Eco-Friendly Cement Made From Mammal Urine And Trash Could Change The Game


Researchers from the Nanyang Technological University in Singapore have developed a novel way to make biocement from trash, offering a more eco-friendly alternative to the cement that’s commonly used today.

Biocement is essentially a kind of renewable cement that can bind soil to form a solid block with the help of bacteria to help it harden. The novel biocement made by NTU scientists is using two kinds of waste — industrial sludge as well as urea extracted from mammalian urine. This was then mixed with calcium ions to create the hard solid.

Researchers are of the belief that the biocement can be helpful in improving the soil in numerous ways, including hardening the ground for construction/excavation, limiting erosion of sand on the beach, reducing dust or wind erosion in desert-like areas as well as setting up freshwater reservoirs in the desert or beaches.

The novel biocement can also be used as a biogrout to seal cracks in a rock to control seepage as well as repair and touch up rock carvings, structures etc.

According to Professor Chu Jian, Chair of the School of Civil and Environmental Engineering, who is also the Director of NTU’s Centre for Urban Solutions, the biocement could be a good sustainable and renewable alternative to traditional cement that could be used in a variety of construction projects.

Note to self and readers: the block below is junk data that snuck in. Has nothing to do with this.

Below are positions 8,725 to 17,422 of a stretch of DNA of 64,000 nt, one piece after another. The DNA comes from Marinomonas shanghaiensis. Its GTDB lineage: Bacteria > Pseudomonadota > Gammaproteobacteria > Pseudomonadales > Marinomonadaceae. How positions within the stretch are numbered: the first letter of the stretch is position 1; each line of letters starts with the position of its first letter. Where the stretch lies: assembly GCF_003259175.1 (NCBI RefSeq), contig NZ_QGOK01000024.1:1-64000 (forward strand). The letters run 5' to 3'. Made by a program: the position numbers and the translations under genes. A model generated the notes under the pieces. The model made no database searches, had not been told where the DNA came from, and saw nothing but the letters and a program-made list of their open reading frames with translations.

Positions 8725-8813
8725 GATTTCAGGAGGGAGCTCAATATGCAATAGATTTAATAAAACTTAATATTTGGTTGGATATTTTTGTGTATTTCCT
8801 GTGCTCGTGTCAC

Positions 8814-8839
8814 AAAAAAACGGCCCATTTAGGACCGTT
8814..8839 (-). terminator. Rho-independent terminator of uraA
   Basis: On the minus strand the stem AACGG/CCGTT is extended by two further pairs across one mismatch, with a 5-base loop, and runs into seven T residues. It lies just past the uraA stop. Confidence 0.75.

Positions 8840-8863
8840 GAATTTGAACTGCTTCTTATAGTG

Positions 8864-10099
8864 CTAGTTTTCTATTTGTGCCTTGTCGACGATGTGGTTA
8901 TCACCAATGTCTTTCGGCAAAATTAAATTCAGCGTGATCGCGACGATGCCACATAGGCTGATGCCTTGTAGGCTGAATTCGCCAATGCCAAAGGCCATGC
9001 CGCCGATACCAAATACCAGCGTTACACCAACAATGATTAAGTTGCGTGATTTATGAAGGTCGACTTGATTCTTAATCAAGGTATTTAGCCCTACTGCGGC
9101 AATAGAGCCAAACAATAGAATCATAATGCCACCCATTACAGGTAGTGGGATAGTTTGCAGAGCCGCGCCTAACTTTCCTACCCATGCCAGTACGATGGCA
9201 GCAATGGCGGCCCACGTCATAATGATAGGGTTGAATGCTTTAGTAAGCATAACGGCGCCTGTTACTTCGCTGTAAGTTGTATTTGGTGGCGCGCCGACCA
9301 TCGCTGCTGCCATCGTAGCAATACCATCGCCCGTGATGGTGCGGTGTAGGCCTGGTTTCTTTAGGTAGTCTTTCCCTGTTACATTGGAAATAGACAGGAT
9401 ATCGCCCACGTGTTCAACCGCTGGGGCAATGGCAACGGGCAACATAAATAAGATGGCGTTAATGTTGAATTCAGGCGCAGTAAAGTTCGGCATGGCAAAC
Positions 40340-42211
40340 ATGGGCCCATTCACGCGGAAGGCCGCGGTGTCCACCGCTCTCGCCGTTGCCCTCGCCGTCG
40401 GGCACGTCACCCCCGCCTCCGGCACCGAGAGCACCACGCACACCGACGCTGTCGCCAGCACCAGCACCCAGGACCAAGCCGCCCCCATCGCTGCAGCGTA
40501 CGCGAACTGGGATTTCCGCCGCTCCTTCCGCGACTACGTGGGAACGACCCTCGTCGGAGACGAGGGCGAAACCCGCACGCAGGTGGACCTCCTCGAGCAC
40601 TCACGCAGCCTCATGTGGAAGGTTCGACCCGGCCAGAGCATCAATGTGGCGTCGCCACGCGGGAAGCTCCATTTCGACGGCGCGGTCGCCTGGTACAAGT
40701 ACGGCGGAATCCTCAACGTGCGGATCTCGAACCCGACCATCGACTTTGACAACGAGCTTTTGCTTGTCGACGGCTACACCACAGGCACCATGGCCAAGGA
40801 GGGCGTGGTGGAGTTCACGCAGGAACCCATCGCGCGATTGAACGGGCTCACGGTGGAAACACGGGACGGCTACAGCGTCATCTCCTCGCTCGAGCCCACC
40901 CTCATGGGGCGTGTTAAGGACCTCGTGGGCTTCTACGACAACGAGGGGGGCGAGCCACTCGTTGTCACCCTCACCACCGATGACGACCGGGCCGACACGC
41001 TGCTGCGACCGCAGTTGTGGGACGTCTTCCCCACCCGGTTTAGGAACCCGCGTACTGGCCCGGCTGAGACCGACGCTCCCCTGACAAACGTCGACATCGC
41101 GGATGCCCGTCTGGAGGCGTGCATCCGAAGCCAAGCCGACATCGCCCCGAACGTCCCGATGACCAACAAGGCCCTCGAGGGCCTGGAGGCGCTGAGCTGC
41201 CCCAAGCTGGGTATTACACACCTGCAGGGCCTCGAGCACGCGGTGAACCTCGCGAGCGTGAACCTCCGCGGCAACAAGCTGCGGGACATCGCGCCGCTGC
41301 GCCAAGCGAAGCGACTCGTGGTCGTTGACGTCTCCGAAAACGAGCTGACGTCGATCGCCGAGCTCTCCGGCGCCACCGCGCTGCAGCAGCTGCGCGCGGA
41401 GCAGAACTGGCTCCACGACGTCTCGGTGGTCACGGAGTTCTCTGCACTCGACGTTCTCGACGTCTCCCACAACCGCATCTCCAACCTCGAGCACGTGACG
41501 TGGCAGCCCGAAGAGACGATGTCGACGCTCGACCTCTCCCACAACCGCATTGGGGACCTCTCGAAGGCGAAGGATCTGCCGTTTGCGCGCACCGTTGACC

Eventually, they wish to not just reduce the cost of producing the biocement but also the cost of disposing waste.

To the unaware, in order to make conventional cement, it requires burning of raw materials at extremely high temperatures to result in the formation of clinkers, the binding agent for cement and this process exudes a ton of carbon dioxide. On the other hand, biocement is manufactured at room temperature and doesn’t require any form of energy for its creation — a truly carbon-neutral process.

They claim that if scalability is achieved for biocement, similar to conventional cement manufacturing, the overall cost of production would be considerably less.



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